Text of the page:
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Barranquilla’s Carnival an event to remember

by Tony Conboy III

By

Barranquilla carnival dancers

Barranquilla carnival dancers

Tony Conboy III

Barranquilla, Colombia – Barranquilla , a city of over 1 million people knows how to throw a party, only it was a party like none other. If you are making your “bucket list,” a reference to things you want to do or accomplish before you die, my vote would be to add Barranquilla ’s carnival experience to your list. Here’s why!

The grand parade, held on a Saturday afternoon each year just before the start of the Catholic feast of Lent, is the party’s culmination. You’ll realize immediately it’s carnival weekend because the minute you finish with Colombian customs at the airport, after the 2.5 hour long flight from Miami, the party is on - bands playing in the airport, models offering everyone drinks and a jammed arrival terminal full of excitement and anticipation for the weekend’s big party.

Billed as the second largest carnival in South America, the carnival’s grand parade had it all - group after group of folkloric dancers and singers wearing colorful costumes; very unique floats (or carriages as the locals call them); and finally, a cast of characters that may be unmatched anywhere in the world.

Let me set the stage. Nearly 600 Colombian army troops assist other law enforcement agencies so that the huge crowds, estimated from 200,000 to 500,000, stay safe and secure along the 3-mile long parade route. For Americans who may be worried about security issues in Colombia , I felt incredibly comfortable during the carnival and during my time in Barranquilla .

For the traditionalist, the parade is certified by UNESCO as a World Heritage Event because of the parade’s history. It dates to the turn of the 19th century, and it attempts to retain its original charm – hours of singing and dancing by the people of Barranquilla - not a parade dominated by outsiders, professionals and corporate interests. (The Latin super singer Shakira can vouch that the residents of Barranquilla know how to sing and dance; she hails from the city.)

Although at times it seemed like chaos, kids and families were everywhere along the parade route. It was mostly a family friendly event, with not a single chest being exposed for beads as in New Orleans during Mardi Gras. From the older parade participants, who could be seen grooming youngsters to continue the family tradition of participating in the parade, to the youngsters in the crowd watching, the pride and joy of the participants and onlookers in their parade was palpable.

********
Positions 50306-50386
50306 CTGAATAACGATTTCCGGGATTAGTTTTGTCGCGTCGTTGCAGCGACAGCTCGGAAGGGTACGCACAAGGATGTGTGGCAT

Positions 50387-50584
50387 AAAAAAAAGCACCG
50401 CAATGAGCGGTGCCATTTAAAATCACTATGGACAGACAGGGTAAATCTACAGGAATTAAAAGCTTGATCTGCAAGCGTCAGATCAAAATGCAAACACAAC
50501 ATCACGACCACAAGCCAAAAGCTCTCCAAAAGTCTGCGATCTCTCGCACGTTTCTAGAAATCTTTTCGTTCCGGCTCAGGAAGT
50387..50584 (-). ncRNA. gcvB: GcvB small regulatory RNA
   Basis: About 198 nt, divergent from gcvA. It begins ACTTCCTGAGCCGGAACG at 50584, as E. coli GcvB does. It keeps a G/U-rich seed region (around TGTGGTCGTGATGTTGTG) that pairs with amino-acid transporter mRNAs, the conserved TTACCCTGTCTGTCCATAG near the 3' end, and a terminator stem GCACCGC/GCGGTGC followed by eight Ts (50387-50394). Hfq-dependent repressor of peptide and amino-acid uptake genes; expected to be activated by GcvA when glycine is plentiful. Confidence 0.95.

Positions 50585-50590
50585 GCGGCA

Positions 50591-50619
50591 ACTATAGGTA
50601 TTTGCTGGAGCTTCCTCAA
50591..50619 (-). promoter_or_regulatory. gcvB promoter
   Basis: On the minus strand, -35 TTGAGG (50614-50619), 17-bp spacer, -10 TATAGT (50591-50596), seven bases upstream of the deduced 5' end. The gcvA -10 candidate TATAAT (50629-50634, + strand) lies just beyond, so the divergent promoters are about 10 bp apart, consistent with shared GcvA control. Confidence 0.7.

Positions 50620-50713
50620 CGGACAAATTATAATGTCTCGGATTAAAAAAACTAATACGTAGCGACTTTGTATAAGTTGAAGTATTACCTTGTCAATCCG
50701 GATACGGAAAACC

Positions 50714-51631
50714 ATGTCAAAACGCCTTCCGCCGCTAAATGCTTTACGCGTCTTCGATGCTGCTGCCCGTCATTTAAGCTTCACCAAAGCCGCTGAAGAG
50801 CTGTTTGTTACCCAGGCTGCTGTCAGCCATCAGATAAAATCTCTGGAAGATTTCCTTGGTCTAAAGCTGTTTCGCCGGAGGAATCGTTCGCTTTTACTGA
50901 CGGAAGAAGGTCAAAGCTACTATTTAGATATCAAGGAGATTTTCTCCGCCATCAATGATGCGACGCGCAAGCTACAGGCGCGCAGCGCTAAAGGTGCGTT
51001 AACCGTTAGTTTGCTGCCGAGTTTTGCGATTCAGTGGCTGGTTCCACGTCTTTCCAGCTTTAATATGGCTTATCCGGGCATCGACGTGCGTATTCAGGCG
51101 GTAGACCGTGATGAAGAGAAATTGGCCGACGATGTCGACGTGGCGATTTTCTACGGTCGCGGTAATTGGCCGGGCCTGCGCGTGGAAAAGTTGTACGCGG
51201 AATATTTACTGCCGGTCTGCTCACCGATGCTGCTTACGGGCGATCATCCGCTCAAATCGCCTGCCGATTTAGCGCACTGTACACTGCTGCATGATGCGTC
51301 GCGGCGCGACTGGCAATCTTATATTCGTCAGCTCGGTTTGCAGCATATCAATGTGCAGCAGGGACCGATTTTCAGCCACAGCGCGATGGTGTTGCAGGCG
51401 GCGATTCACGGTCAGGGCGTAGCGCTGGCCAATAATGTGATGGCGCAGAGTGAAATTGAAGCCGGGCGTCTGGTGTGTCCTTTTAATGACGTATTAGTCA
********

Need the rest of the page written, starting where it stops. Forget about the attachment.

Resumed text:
Initially, I was unsure how wild it was going to get. Pre-parade participants walked along the barricades that held crowds from spilling over into the streets and passed out condoms to adults, followed quickly thereafter with people dispensing Bible booklets.

Once the parade started, its obviously quick tempo set the stage and made the hours in the Colombian sun pass by like they were minutes. (Although the temperature was in the high 80s, the low humidity made it bearable.) At times, parade participants were jogging to keep up with the rapid pace, a pace that contained virtually no “dead time” or holes. Floats, some as elaborate as something you might see in the Macy’s Thanksgiving Parade, were sometimes driving by so fast you could barely keep up with them.

The floats, music and dancers, many wearing homemade masks of various types, were original and the highlight, but another key element that made the carnival so unique was its cast of characters – I am not referring to Disney characters like Mickey and Minnie, but look-alikes of world leaders and other personalities – some of which were cheered while others jeered during their walks in the parade.

Where else can you find a near clone of Usama Bin Laden walking in a parade and shaking hands with a President George Bush look-alike? The random appearance of these figures made the event seem like a dream – there was absolutely no way to predict what would come next – anything was possible and virtually nothing was off limits from being lampooned on this day dedicated to having fun.

There was music, floats and singers sandwiching an Adolph Hitler look-alike. Hitler was followed by a favorite crowd villain – Hugo Chavez, the president of Venezuela . More than one Chavez made an appearance, a testament to the country’s displeasure with its often mouthy next door neighbor. One Chavez look-alike posed for pictures with a cigar chomping Fidel Castro double.

At other times in the parade participants conducted skits, poking fun of local stars and figures – from referees taunting international soccer superstar Carlos Valderrama to the residents of Bogotá, who are perceived by locals as being uptight and stuffy. To top it off, the unforgettable mud people, a group of approximately 20 people entirely covered in mud, pleased the crowd with their antics. They posed for pictures as they picked the mud off their bodies and ate it.

Colombia ’s official tourism slogan summed up my visit to Barranquilla , “ Colombia , the only risk is wanting to stay.”

How to get there: American Airlines has direct flights from Miami to Barranquilla.
Where to stay: Puerto Sol Hotel in Barranquilla. Rates increase dramatically during the week and the weekend of Carnivale. This hotel was charging over US $200 per night.
For more information: http://www.turismocolombia.com

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